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How to get someone with dementia to drink water?

Uncategorized Apr 12, 2022

Staying hydrated is incredibly important for anyone, but getting your LOWD to stay hydrated can be a challenge. Why is that?

You and I can tell when we are thirsty, can get ourselves a glass of water or other drink, and can physically drink it. Is the same true for your LOWD? In many cases a person with dementia’s brain may not tell them they are thirsty or, if it does, they may not be able to tell you what they need/want or be able to process how to get what they want. Furthermore, there may be physical challenges that make drinking more difficult.

Today I want to review some tips for getting your LOWD to drink more. If your LOWD has any problems with drinking or swallowing, make sure you consult with their provider or a speech. 


If you would rather watch a video on this topic, click here.


Before we get into the tips, why is it important to stay hydrated? Dehydration can cause problems for anyone but in your LOWD you may notice increased confusion, increased risk of a urinary tract infection, constipation, and headaches among other symptoms. All of these make life uncomfortable for your LOWD and can lead to increased behaviors. 


So what can you do to help your LOWD stay hydrated?

  1. Keep water or other drinks close to your LOWD at all times. Always having something to drink close by increases their access to water. It is a very simple thing but can be very helpful. This goes particularly for when your LOWD is eating. This can be a natural time for you LOWD to drink and it often feels less out of place to provide reminders when your LOWD is eating.   
  2. Provide frequent reminders. This can be as simple as reminding them that they have water by them or asking them if they are thirsty. If you do not live with your LOWD, this could look like phone calls with reminders. If they have a smart device in the home, you could set reminders for certain times throughout the day for it to remind your LOWD to drink some water. If you are in the home, take the time to make sure they see you drinking as well. Sometimes it can be as simple as modeling the behavior you want to see!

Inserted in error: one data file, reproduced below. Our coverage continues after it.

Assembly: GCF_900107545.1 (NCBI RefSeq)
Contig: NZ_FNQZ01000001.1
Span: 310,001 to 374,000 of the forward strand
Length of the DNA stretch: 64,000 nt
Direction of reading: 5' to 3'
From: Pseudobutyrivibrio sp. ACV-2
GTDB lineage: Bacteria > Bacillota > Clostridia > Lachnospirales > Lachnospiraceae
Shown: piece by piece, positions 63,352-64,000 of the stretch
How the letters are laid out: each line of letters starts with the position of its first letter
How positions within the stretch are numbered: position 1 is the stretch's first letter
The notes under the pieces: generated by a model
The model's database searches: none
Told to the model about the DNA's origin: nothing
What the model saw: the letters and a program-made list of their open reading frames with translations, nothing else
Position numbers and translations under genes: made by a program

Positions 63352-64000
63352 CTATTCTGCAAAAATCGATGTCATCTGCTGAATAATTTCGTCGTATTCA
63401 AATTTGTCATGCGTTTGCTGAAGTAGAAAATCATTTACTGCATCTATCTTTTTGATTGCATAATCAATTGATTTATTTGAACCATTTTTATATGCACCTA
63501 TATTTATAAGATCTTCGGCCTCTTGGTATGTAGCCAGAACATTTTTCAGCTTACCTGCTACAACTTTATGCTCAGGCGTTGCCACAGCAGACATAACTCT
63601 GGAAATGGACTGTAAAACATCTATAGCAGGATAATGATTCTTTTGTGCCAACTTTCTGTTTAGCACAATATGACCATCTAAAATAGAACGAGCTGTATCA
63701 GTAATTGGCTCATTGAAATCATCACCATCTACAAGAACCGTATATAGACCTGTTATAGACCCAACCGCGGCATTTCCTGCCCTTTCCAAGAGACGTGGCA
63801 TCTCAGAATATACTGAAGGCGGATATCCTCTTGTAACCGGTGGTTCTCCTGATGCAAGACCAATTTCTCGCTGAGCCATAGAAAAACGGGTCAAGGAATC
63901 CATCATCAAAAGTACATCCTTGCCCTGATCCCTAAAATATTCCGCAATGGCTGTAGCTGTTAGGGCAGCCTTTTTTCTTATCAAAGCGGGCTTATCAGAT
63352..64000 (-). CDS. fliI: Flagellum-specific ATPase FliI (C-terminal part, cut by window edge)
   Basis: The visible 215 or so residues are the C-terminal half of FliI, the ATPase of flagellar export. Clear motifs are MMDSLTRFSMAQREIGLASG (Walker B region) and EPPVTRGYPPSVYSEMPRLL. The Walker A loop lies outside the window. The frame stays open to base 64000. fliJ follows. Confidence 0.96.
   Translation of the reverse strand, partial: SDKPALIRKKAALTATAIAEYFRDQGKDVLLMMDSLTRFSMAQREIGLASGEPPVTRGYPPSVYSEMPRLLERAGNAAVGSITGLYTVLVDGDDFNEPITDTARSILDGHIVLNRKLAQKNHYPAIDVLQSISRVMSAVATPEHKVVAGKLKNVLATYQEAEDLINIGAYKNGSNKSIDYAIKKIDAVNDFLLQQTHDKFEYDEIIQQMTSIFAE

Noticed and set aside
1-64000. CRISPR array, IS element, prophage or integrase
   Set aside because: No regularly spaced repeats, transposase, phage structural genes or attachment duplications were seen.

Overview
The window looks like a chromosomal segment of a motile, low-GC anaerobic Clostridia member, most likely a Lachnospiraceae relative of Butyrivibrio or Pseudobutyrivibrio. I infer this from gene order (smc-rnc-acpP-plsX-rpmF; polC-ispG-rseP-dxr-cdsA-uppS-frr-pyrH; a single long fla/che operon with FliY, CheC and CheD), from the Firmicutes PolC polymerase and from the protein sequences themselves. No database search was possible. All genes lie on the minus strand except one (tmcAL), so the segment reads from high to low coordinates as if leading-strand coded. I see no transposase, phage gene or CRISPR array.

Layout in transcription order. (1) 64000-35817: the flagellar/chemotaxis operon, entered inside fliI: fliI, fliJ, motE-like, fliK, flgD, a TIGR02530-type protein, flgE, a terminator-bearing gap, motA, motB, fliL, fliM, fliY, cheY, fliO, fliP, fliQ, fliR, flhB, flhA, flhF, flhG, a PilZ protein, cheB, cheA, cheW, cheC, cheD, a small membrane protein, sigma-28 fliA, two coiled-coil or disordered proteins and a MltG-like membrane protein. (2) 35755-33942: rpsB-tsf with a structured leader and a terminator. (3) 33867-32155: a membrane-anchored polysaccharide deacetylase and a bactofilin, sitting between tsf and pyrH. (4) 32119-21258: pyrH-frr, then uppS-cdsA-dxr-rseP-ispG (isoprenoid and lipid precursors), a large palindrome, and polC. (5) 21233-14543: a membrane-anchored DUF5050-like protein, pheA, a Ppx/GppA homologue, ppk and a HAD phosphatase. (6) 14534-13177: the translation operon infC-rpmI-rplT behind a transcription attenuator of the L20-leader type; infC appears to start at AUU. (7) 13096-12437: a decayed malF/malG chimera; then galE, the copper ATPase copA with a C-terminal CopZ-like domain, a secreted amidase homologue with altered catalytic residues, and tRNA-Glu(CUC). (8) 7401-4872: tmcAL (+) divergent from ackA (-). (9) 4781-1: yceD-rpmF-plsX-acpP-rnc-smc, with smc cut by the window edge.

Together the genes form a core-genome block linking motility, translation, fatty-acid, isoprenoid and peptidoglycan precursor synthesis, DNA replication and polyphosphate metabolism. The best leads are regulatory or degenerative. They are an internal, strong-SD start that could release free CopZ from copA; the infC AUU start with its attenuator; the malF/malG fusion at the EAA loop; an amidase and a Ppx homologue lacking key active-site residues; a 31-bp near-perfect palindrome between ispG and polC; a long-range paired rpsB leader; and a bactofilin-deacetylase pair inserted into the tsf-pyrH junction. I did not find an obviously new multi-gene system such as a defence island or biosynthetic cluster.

3. Plan drinking breaks. Build in taking a break to drink into your everyday routine. If there are certain activities your LOWD does routinely, plan drinking breaks for before or after the activity, or consider adding it into natural pauses. For example, if they are helping you with sorting the laundry, plan a drinking break after each load of laundry is sorted or after all the towels are folded. If they enjoy doing word searches, consider taking a break to drink after each new word they find. Get creative with this!   
  4. Pay attention to the color of the drinking glass. By this I mean, think about if your LOWD can see the glass of water on the table. Remember, they may have more difficulty seeing. One way to help with this is to make sure that they can see whatever glass you decide to use. Consider using a brightly colored glass.   
  5. Related to considering what the glass looks like, you may also want to consider how easy or difficult is the glass for your LOWD to drink from. You may want to consider using a light, plastic glass which is easier for them to lift and will not break in the event of a spill. How easy is the glass to grip? Is the lip of the glass easy to drink from? Does your LOWD do better with a straw? Consider things like non-spill glasses, straw stabilizers, and weighted straws.   
  6. Offer choices! Remember, while water is great for hydration, other liquids can still hydrate your LOWD. Consider offering things like tea, milk, coffee, and juice. You may also consider the water flavorings. This could be in the form of store bought water flavorers or could be as simple as adding a slice of fruit, mint, or cucumbers.  
  7. Hydration can come from more than just drinks. Think about foods that have high liquid content. Consider things like icees, jello, soup, and yogurt. Remember, many vegetables and fruit also have high liquid content and have the added benefit of being healthy. Think of things like tomatoes, cucumbers, celery, apples, oranges, and blueberries.   
  8. Talk with you LOWD’s provider. Medications can have many side effects. If you are worried about dehydration for your LOWD, you may consider asking your LOWD’s provider to review their medications for any side effects. 



Careblazer, you know your LOWD best. Take these suggestions and modify them to fit you and your LOWD. Remember one of the best ways to avoid dehydration is to start building these ideas into your routine now.


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